Therefore, as the elect of God, holy and beloved, put on tender mercies, kindness, humility, meekness, longsuffering; bearing with one another, and forgiving one another, if anyone has a complaint against another; even as Christ forgave you, so you also must do. But above all these things put on love, which is the bond of perfection. And let the peace of God rule in
your hearts, to which also you were called in one body; and be thankful.
Let the word of Christ dwell in you richly in all wisdom, teaching and admonishing one another in psalms and hymns and spiritual songs, singing with grace in your hearts to the Lord. And whatever you do in word or deed, do all in the name of the Lord Jesus, giving thanks to God the Father through Him.”
Suggestions for Reflection
As you move into this reflection, I encourage you to take several devotional times to give deep prayerful thought with each suggestion. Allow this to guide you to places Christ has been and is now inviting you. Return to it from time to time, for this is an ongoing process, and Colossians 3 is a beautiful doorway for dealing with your heart.
- Slowly, prayerfully read Colossians 3:1-17, listening for where the Holy Spirit is inviting you to stop and listen carefully.What is the Holy Spirit drawing your attention to? What is the Word saying to you?
How do you desire to respond?
- Think about the word SEEK (to desire, to endeavor and to enquire).
What things are you seeking regularly? Are they the things of Christ, heavenly things?What are the earthly things you seek?
- Put to death that which is earthly, sinful and destructive. Spend time with each sin listed.
Ask the Holy Spirit to reveal where any particular sin is present and the impact it is having on you, your relationships and service for His Kingdom. Write this out. If nothing changes, what destructive end will this lead to?Spend time in confession and repentance, allowing His grace and forgiveness to wash over you. This is where transformation occurs.
- Put on what is holy, righteous, good and life giving. Spend time with each virtue listed. Where do you see the particular virtue emerging in and through you naturally? Write these out. Which ones are lacking? What do you desire?Offer a heartfelt, honest prayer of longing and desire for the virtues the Holy Spirit is inviting you to grow in. Give thanks and praise to God for those that are already leading to beautiful ends. This is evidence of the redeeming, sanctifying and formative work of God in your life.
- Let the word of Christ dwell in you richly.What Word has Christ spoken to you?
Has it become a song within you of thanks, praise and adoration to God?
How is Holy Spirit giving you opportunity among others to offer the work and word that has occurred in you?Take time to write a heartfelt prayer of thanksgiving and desire to your Lord. Share this great work with a friend, your family, someone you serve with or the community you share life in.Proverbs 8:17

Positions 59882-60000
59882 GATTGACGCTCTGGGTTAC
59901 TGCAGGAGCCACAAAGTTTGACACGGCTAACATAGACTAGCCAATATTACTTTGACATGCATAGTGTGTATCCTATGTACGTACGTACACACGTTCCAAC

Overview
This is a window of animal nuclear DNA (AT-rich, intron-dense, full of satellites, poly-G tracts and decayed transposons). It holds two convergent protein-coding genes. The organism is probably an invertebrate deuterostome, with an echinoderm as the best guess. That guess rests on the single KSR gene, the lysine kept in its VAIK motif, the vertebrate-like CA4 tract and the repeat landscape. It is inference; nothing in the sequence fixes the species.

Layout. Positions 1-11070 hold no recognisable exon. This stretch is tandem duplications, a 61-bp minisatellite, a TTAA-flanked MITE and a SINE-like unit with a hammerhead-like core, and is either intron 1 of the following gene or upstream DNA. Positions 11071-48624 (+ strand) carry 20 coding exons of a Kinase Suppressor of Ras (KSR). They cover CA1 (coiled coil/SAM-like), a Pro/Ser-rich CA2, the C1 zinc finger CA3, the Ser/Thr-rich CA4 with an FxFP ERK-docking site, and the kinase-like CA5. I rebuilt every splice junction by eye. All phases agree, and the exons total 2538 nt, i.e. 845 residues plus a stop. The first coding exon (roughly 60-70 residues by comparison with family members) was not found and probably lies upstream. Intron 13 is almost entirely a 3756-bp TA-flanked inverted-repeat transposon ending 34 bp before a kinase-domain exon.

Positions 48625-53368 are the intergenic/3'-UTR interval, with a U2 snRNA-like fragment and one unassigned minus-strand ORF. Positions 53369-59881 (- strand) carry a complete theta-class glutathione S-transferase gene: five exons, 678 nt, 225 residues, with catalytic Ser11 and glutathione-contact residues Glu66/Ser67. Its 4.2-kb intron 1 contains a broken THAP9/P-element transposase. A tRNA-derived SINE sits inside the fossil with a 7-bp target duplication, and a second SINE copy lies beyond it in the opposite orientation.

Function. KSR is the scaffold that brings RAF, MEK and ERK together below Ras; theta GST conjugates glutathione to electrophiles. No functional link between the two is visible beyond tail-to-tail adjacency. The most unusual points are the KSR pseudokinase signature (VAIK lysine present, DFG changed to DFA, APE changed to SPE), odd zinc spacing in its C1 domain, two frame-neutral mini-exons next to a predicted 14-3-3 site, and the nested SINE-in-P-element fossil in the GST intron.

“I love those who love me, and those who seek me diligently will find me.” (Proverbs 8:17)Psalm 9:10
“And those who know Your name will put their trust in You; For You, Lord, have not forsaken those who seek You.”
By: Chad Hollowell, Director of Spiritual Formation and Field Leadership
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We are two years into our first term right now and have experienced pretty much everything we were warned about before we left and a few other realities. Things like…
- how dumb you’ll feel
- how you’ll have to remind yourself you were a professional at one point; things on the surface will seem the same, but underneath things are very different
- the wall you’ll feel not being able to communicate at all; the pace of life will slow way down; the reality that all things “church” as you knew it would be gone-there’s a reason you’re going there to church plant.
- God doesn’t necessarily send us into another comfort zone, rather one completely opposite of us
- the reality of how hard it is some days to step out of the house and face the culture again, how easier it is to just stay inside
- it’s not just about our expectations-the culture may have theirs of you
- in all attempts to not offend, you still will
- how God calls us to love, but what about those days we can’t anymore
- in every attempt to do things “right”, you’ll do it all “wrong”
- the frustrations of everything don’t go away, they just become normal and what you expect
- the reality of loneliness is an understatement
- the reality of how intentional you have to be about everything
- you may be having a good day, but your kids are not
- it takes putting on your “tough skin” just to go out everyday, but in love, of course
- every person in your family is experiencing all this too, it’s not just about how you feel
- the literal pain and nausea experienced in flipping through photo albums and remembering where we were before God called us here, it’s all gone, just memories now.
My list could easily go on, but I think you get the point. If our “call” were a feeling, we wouldn’t still be here. It wouldn’t have lasted. Because we can say without any doubt God directed our steps and spoke to both our hearts so loudly about making this change for Him, we can keep going. We must keep seeking Him first. We must “fix” our eyes continually on Him. If we don’t do this “first” we won’t make it. We don’t have it on our own. Our “love” for this culture can only come from Him; ours is conditional, His is unconditional. He helps us understand things we can’t on our own.